This story I use to use in groups for prospective adoptive and foster parents. This was man years ago, but I think it is important to see loss and grieving, and fostering, from a child's perspective. I would like to credit Alice Winter. I was unable to find a website for her on the internet. I am not aware of any copright issues.
Only People Cry
By Alice Winter
(Underscored words are the thoughts of the child.)
She could hear the wind outside but that was all right. It wasn’t crying. She wasn’t afraid. She was just thirst again. She got up and this time remembered to put on the new little bathrobe and slippers and went out of her dark bedroom toward the dim light at the end of the hall.
In the kitchen she kept from looking at the shining black squares of the windows. She didn’t think of the places she has been before. All day long she had been careful. She hadn’t done any of the bad things that made them give you back to the social worker. She turned the water on softly. She was very quiet and careful. At the last place she had splashed too much.
On her way back to the bedroom, she heard the lady say, “Is the child up again? I wonder if she can’t sleep.” Maybe getting up after you went to bed was one of the bad things to do here.
She lay in bed, not listening to the wind or seeing the darkness of the room. She walked along the street in the sunshine and there were flowers all around and birds singing, and she came to the house where her mother and father were waiting for her. And they hugged her and cried because they had found her again. They had been looking everywhere for her, too.
When she woke up the next morning there was no sound in the house. She lay very still because then maybe the name of the people at this place would come to her. But the words, “Mr. and Mrs. Foster,” kept running through her mind and she had to go over it all again. She had to think about that time long ago when the social worker had taken her to her first foster home. She had been so little and dumb that she had thought the name of the people was Mr. And Mrs. Foster. Then she learned how it was, and that a foster home was a house where the man and his wife needed some money. And if they let her come and live with them, the welfare court would send them a check every month.
Suddenly, the name Watson popped into her mind and she got up and started making the bed. As she moved, the frowning faces moved and she could hear their silent voices. She straightened the bottom sheet, tucked it in, then pulled up the top sheet and blanket. Then she put on the spread. She was glad she had remembered to fold it the night before. When she was finished, she stood off and looked at the bed, and she couldn’t see anything wrong with it. But maybe the faces could. Then she remembered the third place back. There the beds were aired every morning. You threw back the covers and opened the windows and an hour later you made the beds. She wished she knew what to do.
In the bathroom, she washed her face and hands and brushed her teeth, using only a little toothpaste. When she was dressed, she hung her nightgown in the closet and went to the kitchen.
When she appeared in the doorway, Mrs. Watson gave a little jump and said, “Well, Ellen, you startled me. Sit down and have some coffee.”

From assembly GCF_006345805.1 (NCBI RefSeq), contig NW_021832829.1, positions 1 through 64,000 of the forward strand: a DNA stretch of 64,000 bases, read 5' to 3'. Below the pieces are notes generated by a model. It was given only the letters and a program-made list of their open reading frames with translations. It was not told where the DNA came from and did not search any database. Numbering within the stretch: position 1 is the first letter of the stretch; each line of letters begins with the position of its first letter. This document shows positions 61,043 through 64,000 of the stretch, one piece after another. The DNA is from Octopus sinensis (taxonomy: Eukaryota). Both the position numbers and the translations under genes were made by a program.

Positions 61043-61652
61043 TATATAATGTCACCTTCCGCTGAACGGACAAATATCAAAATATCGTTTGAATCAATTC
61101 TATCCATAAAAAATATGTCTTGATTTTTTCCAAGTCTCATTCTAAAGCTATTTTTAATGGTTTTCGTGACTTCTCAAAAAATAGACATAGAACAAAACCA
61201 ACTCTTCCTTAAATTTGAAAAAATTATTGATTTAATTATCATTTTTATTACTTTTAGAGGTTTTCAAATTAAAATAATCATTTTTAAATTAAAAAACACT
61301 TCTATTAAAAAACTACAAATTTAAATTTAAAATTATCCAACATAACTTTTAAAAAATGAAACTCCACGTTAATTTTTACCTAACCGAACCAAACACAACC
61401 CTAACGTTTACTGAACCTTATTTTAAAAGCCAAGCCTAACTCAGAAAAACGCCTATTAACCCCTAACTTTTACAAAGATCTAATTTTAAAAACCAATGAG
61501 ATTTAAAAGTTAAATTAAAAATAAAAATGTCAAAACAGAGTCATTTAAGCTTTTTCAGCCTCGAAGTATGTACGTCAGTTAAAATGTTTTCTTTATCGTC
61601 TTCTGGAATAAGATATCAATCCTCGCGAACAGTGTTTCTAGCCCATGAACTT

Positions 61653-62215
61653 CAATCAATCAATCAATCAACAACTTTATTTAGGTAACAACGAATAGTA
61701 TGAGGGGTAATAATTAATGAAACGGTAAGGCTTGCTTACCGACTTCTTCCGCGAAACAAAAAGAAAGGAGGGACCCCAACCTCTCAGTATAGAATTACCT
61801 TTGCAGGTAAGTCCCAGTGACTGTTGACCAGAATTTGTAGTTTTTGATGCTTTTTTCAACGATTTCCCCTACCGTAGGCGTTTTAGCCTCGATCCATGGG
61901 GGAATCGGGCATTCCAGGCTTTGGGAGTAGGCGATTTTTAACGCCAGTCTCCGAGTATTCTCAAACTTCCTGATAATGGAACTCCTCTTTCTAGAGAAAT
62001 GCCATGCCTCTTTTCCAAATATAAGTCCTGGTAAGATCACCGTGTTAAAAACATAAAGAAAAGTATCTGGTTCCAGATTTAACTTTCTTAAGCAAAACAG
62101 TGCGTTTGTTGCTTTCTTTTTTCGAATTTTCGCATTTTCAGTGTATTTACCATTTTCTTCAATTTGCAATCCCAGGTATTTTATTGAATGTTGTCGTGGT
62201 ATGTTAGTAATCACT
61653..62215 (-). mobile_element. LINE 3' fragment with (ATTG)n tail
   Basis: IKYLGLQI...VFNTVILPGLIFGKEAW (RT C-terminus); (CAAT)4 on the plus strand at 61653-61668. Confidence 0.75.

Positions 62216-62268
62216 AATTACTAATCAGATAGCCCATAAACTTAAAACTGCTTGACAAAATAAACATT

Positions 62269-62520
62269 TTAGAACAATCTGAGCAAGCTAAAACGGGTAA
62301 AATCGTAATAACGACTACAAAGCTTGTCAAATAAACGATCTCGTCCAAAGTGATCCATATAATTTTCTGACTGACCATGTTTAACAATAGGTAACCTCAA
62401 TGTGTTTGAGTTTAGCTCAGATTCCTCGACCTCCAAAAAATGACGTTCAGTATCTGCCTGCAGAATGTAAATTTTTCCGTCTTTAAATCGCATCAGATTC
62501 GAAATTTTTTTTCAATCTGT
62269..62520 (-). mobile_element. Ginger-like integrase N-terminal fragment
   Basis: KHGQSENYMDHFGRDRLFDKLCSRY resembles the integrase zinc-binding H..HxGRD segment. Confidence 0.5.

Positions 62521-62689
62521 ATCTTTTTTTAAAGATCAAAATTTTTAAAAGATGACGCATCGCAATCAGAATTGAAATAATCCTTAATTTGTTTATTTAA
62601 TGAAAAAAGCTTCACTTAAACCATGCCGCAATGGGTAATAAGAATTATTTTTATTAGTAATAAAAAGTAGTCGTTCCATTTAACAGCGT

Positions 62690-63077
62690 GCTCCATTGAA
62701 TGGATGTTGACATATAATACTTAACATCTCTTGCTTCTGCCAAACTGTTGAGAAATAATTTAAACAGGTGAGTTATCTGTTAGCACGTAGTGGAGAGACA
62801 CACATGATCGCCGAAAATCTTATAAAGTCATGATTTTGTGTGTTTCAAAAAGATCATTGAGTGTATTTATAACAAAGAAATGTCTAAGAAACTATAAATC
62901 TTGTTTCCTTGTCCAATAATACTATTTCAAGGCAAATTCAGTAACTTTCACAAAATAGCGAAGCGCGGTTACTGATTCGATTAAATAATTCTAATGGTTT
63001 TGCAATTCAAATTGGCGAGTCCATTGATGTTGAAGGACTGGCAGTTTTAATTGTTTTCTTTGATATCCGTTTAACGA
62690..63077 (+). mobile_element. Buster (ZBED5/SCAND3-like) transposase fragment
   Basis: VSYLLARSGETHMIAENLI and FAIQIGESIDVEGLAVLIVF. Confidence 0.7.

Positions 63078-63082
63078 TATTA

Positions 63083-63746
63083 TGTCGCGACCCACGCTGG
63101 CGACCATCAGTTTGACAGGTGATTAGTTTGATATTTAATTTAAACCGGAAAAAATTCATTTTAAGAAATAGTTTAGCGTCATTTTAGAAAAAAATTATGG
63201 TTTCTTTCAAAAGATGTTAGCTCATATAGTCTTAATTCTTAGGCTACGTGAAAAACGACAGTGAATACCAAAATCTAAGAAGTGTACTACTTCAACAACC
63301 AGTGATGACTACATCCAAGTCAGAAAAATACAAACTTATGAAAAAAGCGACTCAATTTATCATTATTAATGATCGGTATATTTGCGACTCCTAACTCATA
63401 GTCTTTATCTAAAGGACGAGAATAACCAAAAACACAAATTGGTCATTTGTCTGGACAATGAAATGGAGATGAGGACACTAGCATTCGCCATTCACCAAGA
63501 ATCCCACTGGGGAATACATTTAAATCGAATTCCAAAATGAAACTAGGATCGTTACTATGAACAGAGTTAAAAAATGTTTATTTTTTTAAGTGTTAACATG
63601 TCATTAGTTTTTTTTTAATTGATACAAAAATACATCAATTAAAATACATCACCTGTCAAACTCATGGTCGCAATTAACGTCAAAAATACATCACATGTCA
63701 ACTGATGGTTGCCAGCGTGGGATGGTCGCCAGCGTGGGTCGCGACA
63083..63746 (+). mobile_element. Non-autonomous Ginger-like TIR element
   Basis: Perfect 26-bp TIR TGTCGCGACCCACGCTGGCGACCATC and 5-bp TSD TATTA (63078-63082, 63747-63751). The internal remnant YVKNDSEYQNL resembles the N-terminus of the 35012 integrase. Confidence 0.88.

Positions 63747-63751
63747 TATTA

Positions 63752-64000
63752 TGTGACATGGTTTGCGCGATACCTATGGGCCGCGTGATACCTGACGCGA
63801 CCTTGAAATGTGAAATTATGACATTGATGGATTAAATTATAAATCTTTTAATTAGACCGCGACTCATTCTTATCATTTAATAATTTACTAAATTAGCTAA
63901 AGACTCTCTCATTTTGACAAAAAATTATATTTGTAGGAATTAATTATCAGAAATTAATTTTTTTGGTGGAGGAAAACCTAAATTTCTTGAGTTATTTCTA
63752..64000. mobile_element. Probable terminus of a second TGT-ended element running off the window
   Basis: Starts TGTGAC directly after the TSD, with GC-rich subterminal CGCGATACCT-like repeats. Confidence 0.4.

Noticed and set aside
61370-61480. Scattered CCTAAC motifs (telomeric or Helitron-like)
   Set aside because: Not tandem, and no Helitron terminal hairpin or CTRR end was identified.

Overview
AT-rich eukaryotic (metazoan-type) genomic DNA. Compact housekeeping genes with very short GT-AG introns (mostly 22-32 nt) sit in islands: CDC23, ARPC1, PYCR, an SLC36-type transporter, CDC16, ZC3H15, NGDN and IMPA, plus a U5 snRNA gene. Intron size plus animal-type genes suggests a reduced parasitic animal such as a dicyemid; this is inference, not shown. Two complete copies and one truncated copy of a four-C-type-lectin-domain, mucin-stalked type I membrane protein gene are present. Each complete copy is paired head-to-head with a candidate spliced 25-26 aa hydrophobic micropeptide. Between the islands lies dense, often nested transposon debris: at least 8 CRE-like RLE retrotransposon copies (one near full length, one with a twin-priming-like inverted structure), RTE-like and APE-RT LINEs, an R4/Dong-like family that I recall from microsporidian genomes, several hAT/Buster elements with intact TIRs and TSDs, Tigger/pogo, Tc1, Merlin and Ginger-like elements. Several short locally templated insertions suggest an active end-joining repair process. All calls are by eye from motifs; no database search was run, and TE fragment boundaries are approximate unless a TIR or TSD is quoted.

There was something different. At this place don’t be too quit. “I tell you it’s creepy, the way she sneaks around the house. I look up and there she is.” “I couldn’t stand the noise. I’m just not used to having a kid around.”
“Do you always wake up so early?” Mrs. Watson yawned and pushed her gray hair back from her face.
“Yes Ma’am. But I don’t have to. I could sleep later.”
“The dear Lord knows I could, too. But General Motors calls. Ed has to be at work at eight-thirty, and with the long drive there’s no sleeping late.”
“No Ma’am.” Should she offer to get up and cook Mr. Watson’s breakfast? “Not that I wanted her for the work, mind you, but all she did was sit around and read.” “She was always butting in, trying to take over. Always wanting to do something for the Mister.” She would keep quiet, wait and see.
Ellen pouted cream and spooned sugar into her coffee. It wasn’t too bad if you made it sweet enough.
She wondered if if her mother would want her drinking coffee. Mrs. Watson didn’t look a bit like her mother, but nobody did. Nobody was as pretty as her mother. Her mother was always clean and had powder on her nose and smelled like the flowers that were around her. They told her she had never seen her mother but if she hadn’t how could her mother’s face be clearer than Mrs. Watson’s right now, even with Mrs. Watson sitting there across the table from her.
Mrs. Watson kept drinking coffee and began to look more awake, and finally she said, “What do you want for breakfast, honey?”
From the look of the kitchen, with the skillet on the stove and a carton of eggs set out, this wasn’t a corn flakes place.
“I like eggs,” she said and tried to sound definite.
“Eggs it’ll be. What about some bacon?”
“Yes, I like bacon, too.”
She sat at the table while Mrs. Watson fixed breakfast for both of them. Different sentences kept going through her mind. “Would you like me to set the table?” “Could I help you?” “Shall I put the eggs away?” But she didn’t use any of them. She would wait until she knew.
When they had finished eating, Mrs. Watson lit a cigarette and looked at her and said, “You’re a quiet little thing.”
Ellen smiled, but not too much. “She’s always grinning like a Cheshire Cat. ”I couldn’t stand the way she moped around. I never once saw her smile.”
“What do you like to do, Ellen? I want you to be happy here.”
“I like to read. But I like to work too. I like to wash dishes and things like that.”
““Do you really now?” Mrs. Watson’s eyes twinkled. “Well, I tell you what. I’ll wash the dishes today but every once in a while, I’ll let you do it. I promise. I won’t be piggish.”
“You don’t have to keep saying Ma’am all the time Ellen.” From now on you’re part of the family. Ed and I always wanted a little girl. Ed and I always wanted a little girl. With our boy married and gone away, you just fill the bill.”
“Yes Ma’am,” almost Lipped out but she was being careful. Mrs. Watson didn’t have to say that about wanting a little girl. She new they were paid for keeping her, and that was all right because she didn’t choose them any more than they chose her. They didn’t look a bit like her father or mother. It was even.